Welcome to the Coin Collector Guide!

Collecting coins can be a lot much more than just a hobby. If it approached the right way collecting coins can be an investment. Learn how to get the best out of collecting coins. Read about the history and specifications of various coins and educate yourself about coins in general. Learn how to get the best value when you are looking to buy coins.

Here you will find detailed information about some of the most popularly collected coins as well as articles about coin care, coin history, error and die variety coins and more.

Coin collecting can be both enjoyable and profitable. If you would like to build a valuable coin collection read and learn as much as you can about the hobby.

On these pages you can learn about the history and design of coins, how to make the best decisions on which coins to buy, how to store and protect your coins and other information about the hobby.

Learn as much as you can about the particular coins you are looking to buy and about the market so you don't pay too much. Having a nice coin collection can be something to be proud of but you don't want to over pay!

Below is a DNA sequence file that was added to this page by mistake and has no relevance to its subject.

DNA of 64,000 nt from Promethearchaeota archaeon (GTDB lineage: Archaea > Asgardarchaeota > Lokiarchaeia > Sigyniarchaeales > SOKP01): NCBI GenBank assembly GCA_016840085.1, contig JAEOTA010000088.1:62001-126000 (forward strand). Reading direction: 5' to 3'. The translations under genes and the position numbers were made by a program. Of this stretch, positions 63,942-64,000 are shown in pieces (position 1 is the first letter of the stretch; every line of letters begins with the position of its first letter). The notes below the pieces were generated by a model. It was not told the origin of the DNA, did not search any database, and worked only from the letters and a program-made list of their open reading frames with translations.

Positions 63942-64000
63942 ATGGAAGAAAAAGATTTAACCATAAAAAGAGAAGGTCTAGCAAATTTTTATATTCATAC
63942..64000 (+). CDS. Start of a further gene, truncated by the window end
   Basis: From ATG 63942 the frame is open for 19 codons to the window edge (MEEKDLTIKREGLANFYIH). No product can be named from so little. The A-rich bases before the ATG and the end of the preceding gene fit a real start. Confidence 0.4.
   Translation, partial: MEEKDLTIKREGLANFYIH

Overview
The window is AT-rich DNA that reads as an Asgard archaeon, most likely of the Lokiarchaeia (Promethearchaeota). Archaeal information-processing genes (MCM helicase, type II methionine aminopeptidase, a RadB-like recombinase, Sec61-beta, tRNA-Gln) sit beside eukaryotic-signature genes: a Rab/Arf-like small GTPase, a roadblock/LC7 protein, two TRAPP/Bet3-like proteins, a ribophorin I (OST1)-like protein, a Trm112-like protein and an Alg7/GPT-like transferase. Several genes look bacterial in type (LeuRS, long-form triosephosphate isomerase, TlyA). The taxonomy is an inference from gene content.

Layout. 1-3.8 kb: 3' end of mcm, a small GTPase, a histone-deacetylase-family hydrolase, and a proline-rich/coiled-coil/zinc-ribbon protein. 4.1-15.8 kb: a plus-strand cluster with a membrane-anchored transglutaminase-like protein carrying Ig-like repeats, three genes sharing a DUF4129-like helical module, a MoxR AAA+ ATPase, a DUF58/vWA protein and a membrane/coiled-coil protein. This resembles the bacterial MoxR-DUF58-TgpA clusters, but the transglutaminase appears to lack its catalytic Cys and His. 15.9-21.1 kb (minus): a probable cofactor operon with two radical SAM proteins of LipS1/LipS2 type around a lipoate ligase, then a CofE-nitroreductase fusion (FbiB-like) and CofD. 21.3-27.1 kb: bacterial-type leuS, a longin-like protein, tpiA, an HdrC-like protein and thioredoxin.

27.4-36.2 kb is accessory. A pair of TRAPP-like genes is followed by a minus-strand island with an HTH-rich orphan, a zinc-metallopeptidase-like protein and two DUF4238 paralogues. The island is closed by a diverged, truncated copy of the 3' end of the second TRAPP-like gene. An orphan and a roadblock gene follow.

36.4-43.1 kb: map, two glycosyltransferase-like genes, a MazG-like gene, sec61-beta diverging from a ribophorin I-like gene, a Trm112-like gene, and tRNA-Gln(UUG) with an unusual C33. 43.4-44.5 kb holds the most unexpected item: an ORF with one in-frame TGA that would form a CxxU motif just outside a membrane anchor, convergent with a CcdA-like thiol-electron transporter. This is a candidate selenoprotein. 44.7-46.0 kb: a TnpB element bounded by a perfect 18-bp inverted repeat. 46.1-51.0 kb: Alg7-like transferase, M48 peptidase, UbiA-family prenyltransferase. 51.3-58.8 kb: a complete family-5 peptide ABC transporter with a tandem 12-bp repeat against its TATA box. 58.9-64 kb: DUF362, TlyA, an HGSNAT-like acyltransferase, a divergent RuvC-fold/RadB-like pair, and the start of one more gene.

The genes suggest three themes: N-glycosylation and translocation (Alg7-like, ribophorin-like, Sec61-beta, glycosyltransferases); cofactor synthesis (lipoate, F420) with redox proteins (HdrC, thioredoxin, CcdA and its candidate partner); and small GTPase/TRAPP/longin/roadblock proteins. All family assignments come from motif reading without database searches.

To see more, or to find what you are looking for, use the search box, browse through the categories, or see the full index of articles. The newest articles are listed below.

Engelhard Silver Prospector The First Silver Round

The .999 pure silver Prospector from Engelhard is without question the most well known and trusted silver round ever produced. Most people who collect coins and especially those who are interested in investing in precious metals are familiar with the Engelhard name. “Engelhard” is equivalent to strict standards and high quality. The name gives both buyers and sellers of silver confidence in the silver rounds value – or at the least it will convey more confidence than other silver rounds. In the late 1970s Engelhard, Johnson-Matthey and several other silver refineries started manufacturing silver bullion for sale to investors and collectors. In the beginning it was almost entirely 10 and 100 ounce bars. But soon numerous companies were offering smaller units. Engelhard Silver...